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Engine manufacturers take note as EPA revisits NOx emissions threshold

Through its just-announced Cleaner Trucks Initiative (CTI), the U.S. Environmental Protection Agency aims to further decrease nitrogen oxide (NOx) emissions from on-highway heavy-duty trucks and update a current engine exhaust standard in an early-2020 rulemaking. Set in 2001, the standard culminated in 2010 with a 0.2-gram brake-horsepower-hour NOx threshold for which engine manufacturers deployed selective catalytic reduction (SCR) equipment and urea-based diesel exhaust fluid (DEF). SCR injects DEF into the engine exhaust stream; the ensuing chemical reaction converts NOx into nitrogen, water vapor and traces of carbon dioxide.

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Injury, illness survey measures concrete, cement production incidents

New U.S. Bureau of Labor Statistics data and estimates show private industry employers reported 2.8 million nonfatal workplace injuries and illnesses in 2017, down nearly 46,000 cases from the prior year and equating to a rate of 2.8 cases per 100 full-time equivalent (FTE) workers.

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Council grades states on energy efficiency through building, vehicle metrics

As the federal government loosens environmental rules, states are investing more in energy efficiency and delivering increased power savings. Based on 32 metrics in six areas, including building and vehicle performance, the American Council for an Energy-Efficient Economy’s (ACEEE) 12th annual State Energy Efficiency Scorecard cites leaders California and Massachusetts; laggards North Dakota, West Virginia and Wyoming; and, states with the highest year-over-year improvements, notably New Jersey.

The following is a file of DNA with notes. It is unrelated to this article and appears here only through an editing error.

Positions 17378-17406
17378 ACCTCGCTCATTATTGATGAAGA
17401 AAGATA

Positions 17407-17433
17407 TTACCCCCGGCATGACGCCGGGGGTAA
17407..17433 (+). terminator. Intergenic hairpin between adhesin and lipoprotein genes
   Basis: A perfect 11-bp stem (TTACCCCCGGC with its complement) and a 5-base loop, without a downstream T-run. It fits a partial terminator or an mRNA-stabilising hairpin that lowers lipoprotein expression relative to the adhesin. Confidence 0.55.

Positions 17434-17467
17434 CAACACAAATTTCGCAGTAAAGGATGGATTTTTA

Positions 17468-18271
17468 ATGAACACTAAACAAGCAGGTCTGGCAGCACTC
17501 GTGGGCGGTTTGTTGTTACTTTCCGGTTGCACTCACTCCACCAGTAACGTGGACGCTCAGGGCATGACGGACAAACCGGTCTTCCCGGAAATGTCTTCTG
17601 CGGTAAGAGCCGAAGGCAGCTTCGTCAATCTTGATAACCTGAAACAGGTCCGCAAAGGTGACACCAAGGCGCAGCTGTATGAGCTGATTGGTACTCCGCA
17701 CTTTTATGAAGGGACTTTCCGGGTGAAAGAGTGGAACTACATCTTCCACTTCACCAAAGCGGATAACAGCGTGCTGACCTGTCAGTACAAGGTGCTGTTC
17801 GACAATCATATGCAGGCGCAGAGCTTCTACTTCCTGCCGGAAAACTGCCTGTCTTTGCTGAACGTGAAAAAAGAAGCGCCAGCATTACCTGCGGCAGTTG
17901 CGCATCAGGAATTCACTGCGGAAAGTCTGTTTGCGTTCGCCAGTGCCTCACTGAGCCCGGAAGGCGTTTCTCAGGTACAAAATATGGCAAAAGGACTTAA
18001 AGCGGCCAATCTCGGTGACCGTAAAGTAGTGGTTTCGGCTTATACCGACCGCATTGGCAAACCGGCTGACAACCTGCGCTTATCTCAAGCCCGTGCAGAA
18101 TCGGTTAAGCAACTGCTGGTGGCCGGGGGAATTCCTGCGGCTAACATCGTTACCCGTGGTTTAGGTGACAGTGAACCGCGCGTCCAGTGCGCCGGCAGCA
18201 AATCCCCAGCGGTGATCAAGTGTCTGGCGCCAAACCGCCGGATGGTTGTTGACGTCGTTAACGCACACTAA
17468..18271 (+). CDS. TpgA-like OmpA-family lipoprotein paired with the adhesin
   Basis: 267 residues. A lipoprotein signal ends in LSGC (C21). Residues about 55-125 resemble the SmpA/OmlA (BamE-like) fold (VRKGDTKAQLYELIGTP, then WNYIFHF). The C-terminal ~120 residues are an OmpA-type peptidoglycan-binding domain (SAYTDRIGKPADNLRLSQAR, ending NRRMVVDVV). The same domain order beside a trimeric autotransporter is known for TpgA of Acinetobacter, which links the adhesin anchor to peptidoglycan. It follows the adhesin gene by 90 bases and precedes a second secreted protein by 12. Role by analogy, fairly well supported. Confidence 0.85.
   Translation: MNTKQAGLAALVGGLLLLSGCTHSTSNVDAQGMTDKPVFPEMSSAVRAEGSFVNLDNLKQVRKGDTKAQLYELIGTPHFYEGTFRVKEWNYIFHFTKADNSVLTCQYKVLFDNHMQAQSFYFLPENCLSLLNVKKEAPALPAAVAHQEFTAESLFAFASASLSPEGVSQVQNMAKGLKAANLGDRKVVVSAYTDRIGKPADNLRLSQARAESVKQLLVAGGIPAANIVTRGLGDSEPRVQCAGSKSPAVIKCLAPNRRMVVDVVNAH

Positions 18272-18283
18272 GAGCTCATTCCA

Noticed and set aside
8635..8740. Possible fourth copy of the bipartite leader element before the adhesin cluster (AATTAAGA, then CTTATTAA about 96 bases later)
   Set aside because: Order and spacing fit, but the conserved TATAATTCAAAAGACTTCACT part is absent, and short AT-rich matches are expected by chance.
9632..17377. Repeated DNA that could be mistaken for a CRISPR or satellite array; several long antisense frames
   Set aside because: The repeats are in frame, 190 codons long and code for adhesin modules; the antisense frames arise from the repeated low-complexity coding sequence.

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FMCSA replicates mixer driver exemption for concrete pump peers

American Concrete Pumping Association members have secured a five-year exemption from the Federal Motor Carrier Safety Administration requirement that short-haul drivers utilizing the records of duty status exception return to their normal work reporting location within 12 hours of clocking in. It enables all concrete pump operators, pumping companies, and truck drivers who run concrete pumps to use the short-haul exception but return to their work-reporting location within 14 hours.

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Concrete Masonry Act opens door to checkoff referendum in 2019

The Concrete Masonry Products Research, Education and Promotion Act, authorizing concrete block and brick stakeholders to pursue an industry-wide referendum on a national commodity checkoff program, was signed into law last month as part of the Federal Aviation Administration Reauthorization Act of 2018. If modeled after other national programs, a concrete masonry unit checkoff could entail collection of one or more cents per building block or brick sold, with a producer-contractor board allocating funds to research, education and promotion activities—all under federal agency oversight.

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